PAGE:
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Whatever right you may have, by your agreement with him, to the provifions he has taken on board for the use of the paffengers, it is always proper to have fome private ftore, which you may make use of occafionally. You ought, therefore, to provide good water, that of the ship being often bad; but you must put it into bottles, without which you cannot expect to preferve it fweet. You ought alfo to carry with you good tea, ground coffee, chocolate, wine of that fort which you like beft, cyder, dried raifins, almonds, fugar, capillaire, citrons, rum, eggs dipped in oil, portable foup, bread twice baked. With regard to poultry, it is almoft ufelefs to carry any with you, unless you refolve to undertake the office of feeding and fattening them yourself. With the little care which is taken of them on board fhip, they are almost all fickly, and their flesh is as tough as leather.
All failors entertain an opinion, which has undoubtedly originated formerly from a want of water, and when it has been found neceffary to be fparing of it, that poultry never know when they have drank enough; and that when water is given them at difcretion, they generally kill themselves by drinking beyond meafure, In confequence of this opinion, they give them water only once in two days, and even then in fmall quantities; but as they pour this water into troughs inclining on one fide, which occafions it to run to the lower part, it thence happens that they are obliged to mount one upon the back of another in order to reach it; and there are fome which cannot even dip their beaks in it. Thus continually tantalized and tormented by thirst, they are unable to digeft their food, which is very dry, and they foon fall fick and die. Some of them are found thus every morning, and are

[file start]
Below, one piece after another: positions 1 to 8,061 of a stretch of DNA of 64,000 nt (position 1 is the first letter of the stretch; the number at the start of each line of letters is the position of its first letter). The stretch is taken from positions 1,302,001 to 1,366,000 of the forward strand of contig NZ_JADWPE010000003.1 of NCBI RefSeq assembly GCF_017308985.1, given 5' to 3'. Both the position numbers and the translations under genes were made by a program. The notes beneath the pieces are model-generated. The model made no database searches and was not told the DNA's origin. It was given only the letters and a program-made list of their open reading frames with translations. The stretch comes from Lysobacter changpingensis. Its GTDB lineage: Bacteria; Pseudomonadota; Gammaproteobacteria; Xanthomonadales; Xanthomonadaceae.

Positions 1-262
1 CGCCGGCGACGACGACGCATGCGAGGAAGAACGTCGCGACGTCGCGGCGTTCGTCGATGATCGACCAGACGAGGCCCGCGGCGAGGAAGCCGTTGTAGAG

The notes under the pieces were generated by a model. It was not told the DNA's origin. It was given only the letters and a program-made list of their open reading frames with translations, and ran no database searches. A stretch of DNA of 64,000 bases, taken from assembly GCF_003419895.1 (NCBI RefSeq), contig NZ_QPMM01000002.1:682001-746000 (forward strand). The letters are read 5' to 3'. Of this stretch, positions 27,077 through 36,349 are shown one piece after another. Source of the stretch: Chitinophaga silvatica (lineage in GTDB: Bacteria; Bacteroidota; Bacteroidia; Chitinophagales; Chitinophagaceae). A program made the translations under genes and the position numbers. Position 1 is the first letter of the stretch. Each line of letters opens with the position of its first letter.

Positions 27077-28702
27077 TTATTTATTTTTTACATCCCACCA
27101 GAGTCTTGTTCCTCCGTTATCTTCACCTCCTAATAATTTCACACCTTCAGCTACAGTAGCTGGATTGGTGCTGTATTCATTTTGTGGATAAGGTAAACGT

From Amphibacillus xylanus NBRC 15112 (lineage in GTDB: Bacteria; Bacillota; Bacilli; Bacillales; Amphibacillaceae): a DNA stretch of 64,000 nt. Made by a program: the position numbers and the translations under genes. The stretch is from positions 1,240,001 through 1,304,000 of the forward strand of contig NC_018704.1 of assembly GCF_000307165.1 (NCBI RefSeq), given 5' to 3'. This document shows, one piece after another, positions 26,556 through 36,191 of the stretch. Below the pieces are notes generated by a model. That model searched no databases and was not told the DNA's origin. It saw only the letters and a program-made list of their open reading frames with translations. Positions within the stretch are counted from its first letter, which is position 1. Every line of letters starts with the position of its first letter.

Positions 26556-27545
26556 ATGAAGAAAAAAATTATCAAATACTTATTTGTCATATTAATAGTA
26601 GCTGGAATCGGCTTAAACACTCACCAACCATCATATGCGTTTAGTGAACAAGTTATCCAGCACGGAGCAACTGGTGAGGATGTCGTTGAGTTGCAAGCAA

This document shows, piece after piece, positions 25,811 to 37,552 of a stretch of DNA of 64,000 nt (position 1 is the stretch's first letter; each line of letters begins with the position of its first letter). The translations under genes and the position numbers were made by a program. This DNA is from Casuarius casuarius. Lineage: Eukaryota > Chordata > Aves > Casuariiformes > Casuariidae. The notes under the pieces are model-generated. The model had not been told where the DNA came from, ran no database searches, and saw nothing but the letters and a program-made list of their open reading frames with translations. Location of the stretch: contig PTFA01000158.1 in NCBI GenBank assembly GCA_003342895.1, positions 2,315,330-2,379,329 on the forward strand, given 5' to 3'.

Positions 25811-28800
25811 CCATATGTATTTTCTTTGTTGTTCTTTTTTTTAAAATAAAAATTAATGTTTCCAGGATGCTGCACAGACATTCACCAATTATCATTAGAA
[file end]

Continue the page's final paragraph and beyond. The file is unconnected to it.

thrown into the fea; whilft those which are killed for the table are fcarcely fit to be eaten. To remedy this inconvenience, it will be neceffary to divide their troughs into fmall compartments, in fuch a manner that each of them may be capable of containing water; but this is feldom or never done. On this account, sheep and hogs are to be confidered as the best fresh provifion that one can have at fea; mutton there being in general very good, and pork excellent.
It may happen that fome of the provifions and ftores which I have recommended may become almost useless, by the care which the captain has taken to lay in a proper ftock: but in fuch a cafe you may difpofe of it to relieve the poor paffengers, who, paying lefs for their paffage, are ftowed among the common failors, and have no right to the captain's provifions, except fuch part of them as is ufed for feeding the crew. These paffengers
fengers are fometimes fick, melancholy, and dejected; and there are often women and children among them, neither of whom have any opportunity of procuring those things which I have mentioned, and of which, perhaps, they have the greatest need. By diftributing amongst them a part of your fuperfluity, you may be of the greatest affistance to them. You may restore their health, fave their lives, and in fhort render them happy; which always affords the livelieft fenfation to a feeling mind.
The most difagreeable thing at sea is the cookery; for there is not, properly fpeaking, any profeffed cook on board. The worst failor is generally chosen for that purpose, who for the moft part is equally dirty. Hence comes the proverb used among the English failors, that God fends meat, and the Devil fends cooks. Those, however, who have a better opinion of Providence, will think otherwife.
otherwife. Knowing that fea air, and the exercise or motion which they receive from the rolling of the fhip, have a wonderful effect in whetting the appetite, they will fay, that Providence has given failors bad cooks to prevent them from eating too much; or that knowing they would have bad cooks, he has given them a good appetite to prevent them from dying with hunger. How ever, if you have no confidence in thefe fuccours of Providence, you may your. felf, with a lamp and a boiler, by the help of a little fpirits of wine, prepare fome food, fuch as foup, hafh, &c. A fmall oven made of tin-plate is not a bad piece of furniture: your fervant may roaft in it a piece of mutton or pork. If you are ever tempted to eat falt beef, which is often very good, you will find that cyder is the best liquor to quench the thirst generally caufed by falt meat or falt fish. Sea-biscuit, which is too